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Two queen bees and one nervous volunteer: my day as a beekeeper’s assistant | COMMENTARY

A queen bee (center) is surrounded by worker bees in a hive in a lab at the Beltsville Agricultural Research Center. Researchers are trying to breed bees resistant to disease and mites.
A queen bee (center) is surrounded by worker bees in a hive in a lab at the Beltsville Agricultural Research Center. Researchers are trying to breed bees resistant to disease and mites. (Sun photo by Barbara Haddock Taylor)

Twenty thousand bees to my left and twenty thousand bees to my right. No Freddy Mercury, but two unhappy queens. The sweat from my forehead was dripping in my eyes making it hard to see, and it wasn’t hot out. Had I been kidnapped? Was this an effort to force me to reveal my deepest secrets? Was I about to be severely punished for some unremembered wrong?

No. I was willingly helping a friend, a beekeeper with a decade of experience, inspect two hives to make sure the queens were happy and busy. I had a white protective shirt and mesh hood covering my upper body and head but just jeans below. My friend had a small smoker to spray on the bees. It resembled incense burners at Mass. Since, to my knowledge, bees are not religious, I asked what the heck she was doing. She explained that smoke made the bees think the hive was on fire. Just like us, they would focus on retrieving valuables (nectar) instead of attacking the giant skin bags of water ripping their house to pieces. Frankly, it was small comfort.

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The hives were full of non-native Western Bees imported from Europe. I had no idea that honeybees are almost always invited guests from afar. There are over 4,000 species of native bees in the United States, almost all of which are great pollinators. They are not, however, honey producers, and, unlike imported bees, they are often picky about what they will pollinate- mostly limited to native plants. Indeed, young native bees hatch when the flowers they pollinate bloom. Although some are generalists and will pollinate broadly, most are specialists limited to particular plants. Native bees are solitary and don’t congregate in hives, with bumble bees a rare exception. Solitary bees build their own nests solely to lay eggs. Some nest underground and benefit from bare patches of ground. Foreign honeybees, however, live in hives that they fill with honeycomb. The honeycomb serves multiple purposes: It houses eggs, larvae, pupae in brood cells as well as honey and pollen for food.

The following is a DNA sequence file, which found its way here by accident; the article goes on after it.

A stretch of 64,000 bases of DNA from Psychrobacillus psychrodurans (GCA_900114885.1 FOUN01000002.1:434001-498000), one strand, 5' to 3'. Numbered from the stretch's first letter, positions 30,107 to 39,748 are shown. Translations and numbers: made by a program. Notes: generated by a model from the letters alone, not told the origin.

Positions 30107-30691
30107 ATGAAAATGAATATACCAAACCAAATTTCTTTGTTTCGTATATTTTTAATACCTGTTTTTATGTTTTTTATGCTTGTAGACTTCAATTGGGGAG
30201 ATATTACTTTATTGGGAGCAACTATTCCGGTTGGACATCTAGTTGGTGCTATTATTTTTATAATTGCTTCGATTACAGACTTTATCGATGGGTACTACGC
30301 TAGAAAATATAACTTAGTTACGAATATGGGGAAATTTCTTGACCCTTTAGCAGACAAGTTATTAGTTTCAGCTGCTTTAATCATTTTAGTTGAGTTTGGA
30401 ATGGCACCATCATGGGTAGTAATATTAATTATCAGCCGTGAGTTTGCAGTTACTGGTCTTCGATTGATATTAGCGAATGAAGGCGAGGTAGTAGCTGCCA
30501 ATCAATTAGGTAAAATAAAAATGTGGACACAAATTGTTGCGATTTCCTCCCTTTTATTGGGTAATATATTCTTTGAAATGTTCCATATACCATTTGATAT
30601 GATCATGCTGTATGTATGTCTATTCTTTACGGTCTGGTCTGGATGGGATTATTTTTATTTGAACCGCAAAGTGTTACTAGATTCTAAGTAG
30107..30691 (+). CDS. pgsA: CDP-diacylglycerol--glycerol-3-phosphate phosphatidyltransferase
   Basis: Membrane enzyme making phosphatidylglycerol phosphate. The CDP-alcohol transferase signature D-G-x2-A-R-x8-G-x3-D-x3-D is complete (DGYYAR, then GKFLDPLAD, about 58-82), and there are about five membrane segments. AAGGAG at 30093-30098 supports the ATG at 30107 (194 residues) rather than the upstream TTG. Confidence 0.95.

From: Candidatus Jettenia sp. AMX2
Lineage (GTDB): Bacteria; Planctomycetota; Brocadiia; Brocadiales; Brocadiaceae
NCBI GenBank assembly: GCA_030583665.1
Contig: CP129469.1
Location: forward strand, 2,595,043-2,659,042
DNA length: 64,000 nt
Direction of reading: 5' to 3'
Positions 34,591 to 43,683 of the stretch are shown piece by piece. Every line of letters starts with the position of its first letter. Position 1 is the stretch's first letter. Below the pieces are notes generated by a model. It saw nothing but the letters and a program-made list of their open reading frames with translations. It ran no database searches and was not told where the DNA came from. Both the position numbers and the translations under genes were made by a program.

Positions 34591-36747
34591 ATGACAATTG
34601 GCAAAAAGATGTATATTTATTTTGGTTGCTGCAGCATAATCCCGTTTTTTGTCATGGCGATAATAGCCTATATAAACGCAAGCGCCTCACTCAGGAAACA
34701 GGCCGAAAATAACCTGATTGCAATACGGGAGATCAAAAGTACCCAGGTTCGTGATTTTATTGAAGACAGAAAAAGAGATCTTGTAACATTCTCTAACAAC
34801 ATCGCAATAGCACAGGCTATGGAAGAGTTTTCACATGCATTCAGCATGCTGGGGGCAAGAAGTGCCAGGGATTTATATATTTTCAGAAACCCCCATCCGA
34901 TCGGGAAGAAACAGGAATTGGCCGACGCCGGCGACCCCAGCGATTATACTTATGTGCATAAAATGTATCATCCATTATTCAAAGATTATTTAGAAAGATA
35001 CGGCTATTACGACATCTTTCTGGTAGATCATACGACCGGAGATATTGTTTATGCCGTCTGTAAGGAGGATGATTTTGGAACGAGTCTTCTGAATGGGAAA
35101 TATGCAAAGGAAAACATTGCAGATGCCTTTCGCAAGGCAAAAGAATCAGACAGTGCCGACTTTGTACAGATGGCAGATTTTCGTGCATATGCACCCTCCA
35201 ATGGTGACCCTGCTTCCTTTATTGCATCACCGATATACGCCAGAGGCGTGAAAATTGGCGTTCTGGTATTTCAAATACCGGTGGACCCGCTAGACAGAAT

Honey bees are quite happy in human made hives with removable frames, each containing a thousand perfectly formed hexagonal cells used for either laying eggs or storing food. Each hive needs (and will only tolerate) one queen. A happy queen will lay between 1,500 and 2,000 eggs a day during the summer, which means that 1,500 to 2,000 new bees will hatch on a rolling schedule about three weeks after the eggs are laid. The Queen makes her way from brood frame to brood frame laying eggs like crazy.

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We found lots of eggs and larvae and slowly dehydrating nectar on its way to becoming honey. We also found “queen cells.” Unlike the hexagonal shaped brood cells, the queen cells resemble peanuts. Often queen cells mean the hive is getting ready for a new queen. The creation of a new queen is a miracle. Worker bees choose a very young larvae- no more than 3 days old. They feed it special food, called Royal Jelly, in large quantities. The Royal Jelly is secreted from the glands of nurse bees. This super food allows the larvae to develop into a sexually reproductive female — a queen! The other larvae get a little Royal Jelly but mostly regular food, or “bee bread” a mixture of pollen and nectar. They become workers (females) or drones (males), depending on whether the queen lays a fertilized egg (worker) or unfertilized egg (drone).

I’m still sweating, but I haven’t been stung once thus far, much less hundreds of times. Plenty of bees are flying around, but most are wedded to the frames. We’ve been pulling out each frame in each hive; 48 frames to check. We find both queens, but the second one was in the last frame of the last box. I wonder if they are soon to be displaced because both hives had queen cells.

We stepped about 10 yards away and took off the protective gear. Since these are new hives, no honey will be harvested until next year. The next step is to check for mites in about a month. Maybe I won’t sweat so much.

Carl Gold is a recently certified Maryland Master Naturalist trainee and can be reached at cgold@carlgoldlaw.com.

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